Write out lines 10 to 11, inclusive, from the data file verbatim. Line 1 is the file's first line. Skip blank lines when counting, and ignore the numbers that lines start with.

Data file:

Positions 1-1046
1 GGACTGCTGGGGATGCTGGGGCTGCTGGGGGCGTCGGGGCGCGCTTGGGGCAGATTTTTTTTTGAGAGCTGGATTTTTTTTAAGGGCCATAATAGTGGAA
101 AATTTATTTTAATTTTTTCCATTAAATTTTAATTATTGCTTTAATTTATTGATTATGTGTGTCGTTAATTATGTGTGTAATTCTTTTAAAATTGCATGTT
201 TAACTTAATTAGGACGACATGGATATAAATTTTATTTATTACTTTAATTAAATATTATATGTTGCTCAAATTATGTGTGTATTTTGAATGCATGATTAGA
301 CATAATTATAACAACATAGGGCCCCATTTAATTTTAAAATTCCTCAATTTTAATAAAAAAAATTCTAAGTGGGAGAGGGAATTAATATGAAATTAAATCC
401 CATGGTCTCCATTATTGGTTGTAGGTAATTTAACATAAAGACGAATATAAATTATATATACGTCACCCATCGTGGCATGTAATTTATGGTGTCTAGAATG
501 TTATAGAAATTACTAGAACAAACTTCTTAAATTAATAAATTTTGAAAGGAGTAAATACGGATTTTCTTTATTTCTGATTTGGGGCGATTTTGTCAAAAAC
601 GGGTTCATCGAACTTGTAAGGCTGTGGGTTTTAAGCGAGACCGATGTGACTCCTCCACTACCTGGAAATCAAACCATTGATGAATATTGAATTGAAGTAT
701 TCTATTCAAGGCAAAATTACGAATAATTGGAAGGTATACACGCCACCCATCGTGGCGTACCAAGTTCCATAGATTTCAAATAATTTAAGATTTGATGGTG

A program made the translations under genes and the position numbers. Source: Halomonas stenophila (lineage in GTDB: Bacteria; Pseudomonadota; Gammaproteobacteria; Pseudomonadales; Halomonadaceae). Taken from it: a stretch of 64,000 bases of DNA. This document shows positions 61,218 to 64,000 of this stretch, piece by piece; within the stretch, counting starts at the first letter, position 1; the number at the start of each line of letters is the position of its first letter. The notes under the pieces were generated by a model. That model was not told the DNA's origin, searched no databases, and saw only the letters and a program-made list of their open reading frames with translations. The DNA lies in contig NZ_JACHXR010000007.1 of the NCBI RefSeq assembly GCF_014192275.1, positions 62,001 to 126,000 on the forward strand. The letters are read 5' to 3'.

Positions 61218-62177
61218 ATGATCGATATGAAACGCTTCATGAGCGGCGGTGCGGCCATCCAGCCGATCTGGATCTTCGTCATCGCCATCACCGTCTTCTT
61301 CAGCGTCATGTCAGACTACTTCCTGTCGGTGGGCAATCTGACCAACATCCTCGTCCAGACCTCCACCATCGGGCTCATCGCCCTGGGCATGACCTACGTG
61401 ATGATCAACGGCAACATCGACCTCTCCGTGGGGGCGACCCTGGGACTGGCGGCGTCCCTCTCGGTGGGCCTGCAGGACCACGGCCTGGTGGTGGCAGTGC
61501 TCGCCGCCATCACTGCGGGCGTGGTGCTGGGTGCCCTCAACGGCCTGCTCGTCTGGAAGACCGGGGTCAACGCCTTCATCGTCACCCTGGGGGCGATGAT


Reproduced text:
A program made the translations under genes and the position numbers. Source: Halomonas stenophila (lineage in GTDB: Bacteria; Pseudomonadota; Gammaproteobacteria; Pseudomonadales; Halomonadaceae). Taken from it: a stretch of 64,000 bases of DNA. This document shows positions 61,218 to 64,000 of this stretch, piece by piece; within the stretch, counting starts at the first letter, position 1; the number at the start of each line of letters is the position of its first letter. The notes under the pieces were generated by a model. That model was not told the DNA's origin, searched no databases, and saw only the letters and a program-made list of their open reading frames with translations. The DNA lies in contig NZ_JACHXR010000007.1 of the NCBI RefSeq assembly GCF_014192275.1, positions 62,001 to 126,000 on the forward strand. The letters are read 5' to 3'.

Positions 61218-62177